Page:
An Interview With Sam Dalton, Now In His Seventh Decade Of Criminal Defense Law

The year 2013 marked the 50th anniversary of two landmark Supreme Court cases in criminal defense law. In Brady v. Maryland, the Court ruled that prosecutors are required by law to turn favorable evidence over to defense attorneys. And in Gideon v. Wainwright, the Court ruled that for felony cases, the government is obligated to provide indigent defendants with adequate legal representation.

Earlier this year, I interviewed longtime criminal defense attorney Sam Dalton for a long investigative piece on prosecutorial misconduct. Dalton is something of a legend in Louisiana courtrooms. He has just entered his seventh decade of practicing law. In that time, he has defended more than 300 death penalty cases. Of those, he spared 16 defendants from execution -- this in a state that's rather fond of executing people. He has also been a voice for civil rights, he chartered a model public defender system, and he's currently leading a charge to impose some accountability on Louisiana's more egregiously misbehaving prosecutors. My favorite thing about him: Outside his office door there's a "welcome" mat that reads: Come back with a warrant.

My interview with Dalton extended well beyond the quotes I used for my article. I found him to be a fascinating figure, and certainly someone with some unique and well-earned insight into the way the criminal justice system works. So the full interview follows.

This is also my last contribution here at Huffington Post. Starting January 8, I'll begin a daily blog at the Washington Post that will focus on civil liberties and the criminal justice system. My interview with Dalton seems like an ideal way to wind down both my time here at HuffPost, as well as a good way to end a year marked by milestone anniversaries of Supreme Court rulings protecting the rights of the accused.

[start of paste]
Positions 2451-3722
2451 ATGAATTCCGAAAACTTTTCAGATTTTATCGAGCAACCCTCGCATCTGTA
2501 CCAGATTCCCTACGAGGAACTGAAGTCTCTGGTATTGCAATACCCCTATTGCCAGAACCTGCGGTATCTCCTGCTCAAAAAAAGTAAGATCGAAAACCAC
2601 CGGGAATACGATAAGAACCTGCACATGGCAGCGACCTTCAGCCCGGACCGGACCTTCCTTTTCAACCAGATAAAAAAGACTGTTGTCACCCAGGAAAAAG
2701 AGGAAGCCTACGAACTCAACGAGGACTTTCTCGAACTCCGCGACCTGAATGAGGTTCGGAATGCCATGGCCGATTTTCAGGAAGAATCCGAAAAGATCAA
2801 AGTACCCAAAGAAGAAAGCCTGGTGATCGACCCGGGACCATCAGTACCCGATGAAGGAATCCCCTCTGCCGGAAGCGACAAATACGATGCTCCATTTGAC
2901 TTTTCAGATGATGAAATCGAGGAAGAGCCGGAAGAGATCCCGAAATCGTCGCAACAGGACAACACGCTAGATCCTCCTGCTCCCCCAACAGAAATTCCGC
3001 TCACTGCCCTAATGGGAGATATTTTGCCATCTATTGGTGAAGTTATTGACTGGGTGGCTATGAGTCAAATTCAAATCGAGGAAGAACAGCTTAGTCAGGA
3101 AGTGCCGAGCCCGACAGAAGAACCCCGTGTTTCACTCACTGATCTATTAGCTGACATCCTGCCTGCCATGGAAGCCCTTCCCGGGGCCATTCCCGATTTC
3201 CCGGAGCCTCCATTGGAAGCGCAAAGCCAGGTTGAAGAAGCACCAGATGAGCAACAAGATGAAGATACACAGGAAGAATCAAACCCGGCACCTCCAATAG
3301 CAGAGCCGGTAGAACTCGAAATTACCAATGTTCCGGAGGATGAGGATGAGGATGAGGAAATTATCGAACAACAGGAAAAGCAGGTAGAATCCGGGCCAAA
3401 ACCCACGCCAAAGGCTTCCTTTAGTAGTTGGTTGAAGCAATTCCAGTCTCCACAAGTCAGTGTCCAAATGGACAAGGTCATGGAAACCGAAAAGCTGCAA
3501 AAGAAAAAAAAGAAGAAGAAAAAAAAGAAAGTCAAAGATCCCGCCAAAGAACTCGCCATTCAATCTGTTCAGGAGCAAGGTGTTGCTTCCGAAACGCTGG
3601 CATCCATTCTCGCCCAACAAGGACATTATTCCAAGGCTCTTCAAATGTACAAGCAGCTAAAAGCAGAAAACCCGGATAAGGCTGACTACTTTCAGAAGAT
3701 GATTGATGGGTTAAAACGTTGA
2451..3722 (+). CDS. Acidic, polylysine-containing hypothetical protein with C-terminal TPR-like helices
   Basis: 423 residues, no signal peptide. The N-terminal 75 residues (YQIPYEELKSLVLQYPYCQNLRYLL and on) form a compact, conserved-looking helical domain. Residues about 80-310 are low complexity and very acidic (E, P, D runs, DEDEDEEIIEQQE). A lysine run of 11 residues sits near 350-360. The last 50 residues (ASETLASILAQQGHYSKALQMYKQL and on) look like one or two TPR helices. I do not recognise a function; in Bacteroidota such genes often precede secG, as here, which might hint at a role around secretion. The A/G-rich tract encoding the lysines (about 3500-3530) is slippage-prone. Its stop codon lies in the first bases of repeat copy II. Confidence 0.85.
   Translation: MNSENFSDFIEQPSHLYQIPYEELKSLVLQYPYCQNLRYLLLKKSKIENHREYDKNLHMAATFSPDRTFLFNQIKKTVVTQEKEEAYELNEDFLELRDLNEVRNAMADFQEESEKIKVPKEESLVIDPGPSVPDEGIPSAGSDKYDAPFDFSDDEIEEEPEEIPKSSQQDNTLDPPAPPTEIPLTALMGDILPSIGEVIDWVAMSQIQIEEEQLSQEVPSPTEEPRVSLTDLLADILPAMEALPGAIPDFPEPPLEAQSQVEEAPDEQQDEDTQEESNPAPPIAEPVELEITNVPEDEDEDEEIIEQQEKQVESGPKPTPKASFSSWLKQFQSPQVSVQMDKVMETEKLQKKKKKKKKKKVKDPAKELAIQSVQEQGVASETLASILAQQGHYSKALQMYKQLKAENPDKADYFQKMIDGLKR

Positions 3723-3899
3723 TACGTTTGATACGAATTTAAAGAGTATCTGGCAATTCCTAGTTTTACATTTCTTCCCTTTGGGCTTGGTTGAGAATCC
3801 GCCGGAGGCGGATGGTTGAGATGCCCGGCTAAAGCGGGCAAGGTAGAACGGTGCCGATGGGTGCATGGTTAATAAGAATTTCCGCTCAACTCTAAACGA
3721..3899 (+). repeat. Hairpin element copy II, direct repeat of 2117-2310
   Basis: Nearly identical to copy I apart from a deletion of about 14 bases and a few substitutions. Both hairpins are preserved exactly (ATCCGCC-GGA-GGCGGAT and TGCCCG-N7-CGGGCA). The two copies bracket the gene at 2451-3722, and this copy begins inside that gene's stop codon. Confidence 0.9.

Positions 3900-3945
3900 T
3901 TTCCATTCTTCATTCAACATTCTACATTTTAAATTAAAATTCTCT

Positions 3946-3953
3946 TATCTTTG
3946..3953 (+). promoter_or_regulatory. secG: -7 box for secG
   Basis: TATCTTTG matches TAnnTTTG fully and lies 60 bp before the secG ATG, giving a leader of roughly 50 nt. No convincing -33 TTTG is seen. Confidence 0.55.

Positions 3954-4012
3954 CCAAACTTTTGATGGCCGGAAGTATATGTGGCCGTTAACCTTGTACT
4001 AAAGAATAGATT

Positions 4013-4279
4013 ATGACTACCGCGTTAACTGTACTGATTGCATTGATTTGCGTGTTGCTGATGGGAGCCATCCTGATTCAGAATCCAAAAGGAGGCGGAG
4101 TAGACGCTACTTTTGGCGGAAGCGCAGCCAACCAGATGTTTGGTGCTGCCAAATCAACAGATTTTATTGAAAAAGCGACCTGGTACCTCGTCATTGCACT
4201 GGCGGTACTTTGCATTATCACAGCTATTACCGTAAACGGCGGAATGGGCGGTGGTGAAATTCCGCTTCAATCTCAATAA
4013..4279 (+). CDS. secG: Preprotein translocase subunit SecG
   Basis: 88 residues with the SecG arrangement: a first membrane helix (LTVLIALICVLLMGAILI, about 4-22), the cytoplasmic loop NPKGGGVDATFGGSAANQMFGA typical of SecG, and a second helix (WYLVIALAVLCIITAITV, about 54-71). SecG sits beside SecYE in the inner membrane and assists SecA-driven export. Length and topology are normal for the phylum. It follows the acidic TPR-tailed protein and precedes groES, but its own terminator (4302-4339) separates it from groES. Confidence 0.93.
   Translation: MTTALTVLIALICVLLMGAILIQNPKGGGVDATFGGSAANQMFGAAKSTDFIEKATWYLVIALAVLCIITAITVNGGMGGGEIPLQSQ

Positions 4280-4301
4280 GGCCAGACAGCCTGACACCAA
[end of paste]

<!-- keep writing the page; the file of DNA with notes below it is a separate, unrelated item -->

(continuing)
You're one of a few people still practicing law who was also practicing before the Brady decision came down in 1963. How did Brady change the administration of criminal law in America?

Brady made things a little better, at least at first. The younger prosecutors tried to take it seriously, and would try to comply, but there was still a community standard to evade disclosure. So they'd actually hide it from their bosses when they'd turn over favorable evidence to us.

So complying with the new Supreme Court requirement to turn favorable evidence over to defendants would get them in trouble?

Yes. You aren't going to change an entrenched culture overnight. The decision gave us a tool to fight withheld evidence after a conviction, but it didn't change the culture of evasion. Change has come slowly. Very slowly. And in some places, like Orleans Parish, the ruling was just ignored. The Brady problem really became atrocious under [former and longtime Orleans Parish District Attorney Harry] Connick. Nondisclosure was routine, and it's ridiculous to say he didn't know about it. He was too competent not to know what was happening.

Why has it been so difficult to get prosecutors to comply with Brady?

It's a mix of the system and the personalities. First of all, it takes a certain sort of personality to want to become a prosecutor. It takes someone with ambition, usually political ambition. And it takes a person with greed, not necessarily for money, but for power. Second, you have to look at what the system rewards. The best way to get attention for yourself as a prosecutor is to put a lot of people in jail. There's no votes to be won for deciding not to prosecute someone in the interests of justice. No prosecutor runs for higher office by touting the charges he didn't bring, or the fairness he showed to those accused of terrible crimes. You put those two problems together, and you get a culture that encourages deliberate indifference, especially once they're publicly invested in a particular suspect.

These sound like intractable problems. Looking back on your career, have you grown more pessimistic over the years?

We have a fine, beautiful legal system. But it has been prostituted by bad prosecutors, bad policemen, and indifferent judges. We need to look at what kind of character we want the people who hold those jobs to possess, and we need to understand the character of the people who most want those jobs. When you look at those two things, I think you'll often find that they're contradictory.


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